Last spring I and a few of my colleagues flew to South Carolina to visit Michelin’s proving grounds for the launch of their new Power line of bike tires. It was the first big overhaul their tire line had received in nearly 20 years. They were, as we are wont to pronounce, overdue.
I still marvel at the facility. It was big enough to hide a black ops site, rehearsal space for 100 rock bands and a liberal arts college, and still leave enough room for all the different test tracks. I mention this because my takeaway was that if Michelin was willing to put this kind of muscle into testing and research, they really are different from a tire company that’s picking compounds and casings out of the catalog of some Taiwanese factory.
A couple of months after our visit I received a set of one of the variants of the Power tires. At our presentation I was told that the Power Protection+ provided all the flat sanctuary of the market’s leading flat-resistant tires but didn’t give up the feel of a high-performance clincher. One other little detail that made me, well, salivate: they come in a 28mm width.
I put them on a favorite set of wheels and rode them on Sonoma County’s awful roads. And crushed gravel. And hard-pack dirt. After doing that for two months, I pulled them off those wheels and mounted them on the wheels I travel with. They’ve been there ever since. Belgian pavé. Swiss climbs. Rain-slicked farm roads. Winding Corsican descents. And the absolute trifecta—wet cobbles in a port littered with crushed glass.
They have yet to flat. I run them at 75 psi and treat them like a rental car.
I should clarify something. When I travel, while I always travel with a couple of tubes, a few insta-patches and a mini-pump, I don’t want to get a flat. There are a couple of reasons for this. I’m often under time constraints and don’t want my ride time eaten into by a flat tire. Also, replacing a flatted tube isn’t always easy, as I learned the hard way on one trip to Hawaii. And patching tubes when you’re supposed to be hanging out with other people is too lame to even be called passé.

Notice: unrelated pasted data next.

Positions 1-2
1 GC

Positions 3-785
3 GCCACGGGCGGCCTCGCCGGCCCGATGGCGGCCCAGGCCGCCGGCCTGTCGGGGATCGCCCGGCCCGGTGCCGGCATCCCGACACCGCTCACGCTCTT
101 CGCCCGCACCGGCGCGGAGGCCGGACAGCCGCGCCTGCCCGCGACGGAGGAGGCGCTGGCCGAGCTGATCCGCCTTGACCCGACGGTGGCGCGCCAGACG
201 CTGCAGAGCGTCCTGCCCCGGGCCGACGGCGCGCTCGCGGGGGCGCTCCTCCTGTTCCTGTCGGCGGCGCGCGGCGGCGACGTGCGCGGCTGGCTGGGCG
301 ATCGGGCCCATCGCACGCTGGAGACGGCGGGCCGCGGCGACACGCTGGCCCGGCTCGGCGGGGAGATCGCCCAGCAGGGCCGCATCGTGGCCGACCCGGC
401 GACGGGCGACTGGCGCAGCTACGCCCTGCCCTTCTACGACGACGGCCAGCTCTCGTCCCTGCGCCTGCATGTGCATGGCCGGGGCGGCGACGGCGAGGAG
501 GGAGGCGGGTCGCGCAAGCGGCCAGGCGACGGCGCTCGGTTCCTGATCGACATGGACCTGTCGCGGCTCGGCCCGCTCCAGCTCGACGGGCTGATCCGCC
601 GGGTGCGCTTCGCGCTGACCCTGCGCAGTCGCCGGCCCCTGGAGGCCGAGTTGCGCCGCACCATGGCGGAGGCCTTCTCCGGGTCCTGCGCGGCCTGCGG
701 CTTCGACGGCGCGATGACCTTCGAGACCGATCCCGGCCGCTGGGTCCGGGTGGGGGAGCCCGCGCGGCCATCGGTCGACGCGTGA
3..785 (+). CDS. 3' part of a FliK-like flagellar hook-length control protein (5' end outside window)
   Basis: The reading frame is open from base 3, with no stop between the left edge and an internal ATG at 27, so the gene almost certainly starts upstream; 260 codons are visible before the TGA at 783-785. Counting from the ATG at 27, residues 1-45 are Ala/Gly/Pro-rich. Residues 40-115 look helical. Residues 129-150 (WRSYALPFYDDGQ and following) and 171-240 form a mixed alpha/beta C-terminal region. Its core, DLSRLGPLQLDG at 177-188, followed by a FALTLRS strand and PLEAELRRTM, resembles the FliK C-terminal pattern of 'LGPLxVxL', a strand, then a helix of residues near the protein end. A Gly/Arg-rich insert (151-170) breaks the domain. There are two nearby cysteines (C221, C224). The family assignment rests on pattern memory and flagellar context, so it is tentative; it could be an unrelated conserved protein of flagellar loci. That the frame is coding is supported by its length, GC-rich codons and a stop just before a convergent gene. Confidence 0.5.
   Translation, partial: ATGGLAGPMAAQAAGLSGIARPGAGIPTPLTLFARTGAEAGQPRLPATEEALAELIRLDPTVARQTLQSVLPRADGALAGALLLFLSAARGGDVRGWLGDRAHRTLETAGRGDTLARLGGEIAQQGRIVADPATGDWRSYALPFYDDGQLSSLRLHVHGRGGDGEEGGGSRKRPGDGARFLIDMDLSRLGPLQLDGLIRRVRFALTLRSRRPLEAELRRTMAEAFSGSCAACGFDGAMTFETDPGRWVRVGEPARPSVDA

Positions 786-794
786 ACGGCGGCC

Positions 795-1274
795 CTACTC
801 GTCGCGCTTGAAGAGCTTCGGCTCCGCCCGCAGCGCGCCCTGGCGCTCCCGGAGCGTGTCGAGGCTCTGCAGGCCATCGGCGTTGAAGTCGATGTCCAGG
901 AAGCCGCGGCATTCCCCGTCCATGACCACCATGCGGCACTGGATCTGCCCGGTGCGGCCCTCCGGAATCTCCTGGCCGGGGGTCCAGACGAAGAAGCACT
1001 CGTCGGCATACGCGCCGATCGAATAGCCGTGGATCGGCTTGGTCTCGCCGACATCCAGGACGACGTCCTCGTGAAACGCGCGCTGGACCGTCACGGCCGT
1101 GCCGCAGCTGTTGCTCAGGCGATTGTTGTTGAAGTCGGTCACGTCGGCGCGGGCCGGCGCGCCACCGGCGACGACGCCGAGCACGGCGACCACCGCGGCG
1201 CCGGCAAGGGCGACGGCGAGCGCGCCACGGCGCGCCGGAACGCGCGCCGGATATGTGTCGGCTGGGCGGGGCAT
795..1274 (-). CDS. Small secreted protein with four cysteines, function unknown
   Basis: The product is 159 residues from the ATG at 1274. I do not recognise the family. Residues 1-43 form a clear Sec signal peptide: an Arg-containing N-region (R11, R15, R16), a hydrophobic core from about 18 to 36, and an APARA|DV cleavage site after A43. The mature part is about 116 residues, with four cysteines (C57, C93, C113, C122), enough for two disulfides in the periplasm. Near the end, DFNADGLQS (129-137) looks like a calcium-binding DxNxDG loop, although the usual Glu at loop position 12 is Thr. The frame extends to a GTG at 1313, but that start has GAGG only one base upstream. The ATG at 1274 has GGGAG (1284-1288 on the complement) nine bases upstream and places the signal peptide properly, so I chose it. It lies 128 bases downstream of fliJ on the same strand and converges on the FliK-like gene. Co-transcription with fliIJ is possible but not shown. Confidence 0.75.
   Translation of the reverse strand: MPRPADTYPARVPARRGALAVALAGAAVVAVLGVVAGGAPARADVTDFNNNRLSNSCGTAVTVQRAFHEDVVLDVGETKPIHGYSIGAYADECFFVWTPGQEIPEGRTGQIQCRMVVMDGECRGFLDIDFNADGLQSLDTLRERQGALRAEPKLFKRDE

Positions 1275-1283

So I place a premium on having flat-proof tires that don’t ride like flat-proof tires. I rode the original Specialized Armadillos. They had the ride quality of a bare aluminum rim—all the traction and most of the comfort. And while tires have come a long way over the years, the Power Protection+ is the first flat-resistant tire I’ve ridden that didn’t make me think I was giving up ride quality.
The Michelin Protek belt reaches from bead to bead, so the Power Protection+ isn’t just reinforced at the tread; this tire is more resistant to sidewall cuts as well. Lest anyone worry that this tire, which is likely to be preferred by commuters and racers looking for a high-mileage training tire, Michelin gave this model a wear-resistant rubber compound (and included wear indicators to let you know how much rubber is left). The casing between the belt and the tread is a three-ply 110 tpi, which is a big reason these tires don’t ride like skateboard wheels.
The Power Protection+ tires come in three sizes (23, 25 and 28mm) and one color, basic black. On the Stan’s Grail rim (20.3mm inner width) the 28 measures out at 29.5mm wide. Suggested retail is $59.99, which puts them in the premium category. I estimate I’ve got more than 600 miles on them and they show little wear. I may end up with twice the mileage of most similarly priced tires, which makes their value double that of equal-cost rubber.
Final thought: Getting worked up over a clincher is unseemly for a grown man. Pardon me while I retire to the garage.
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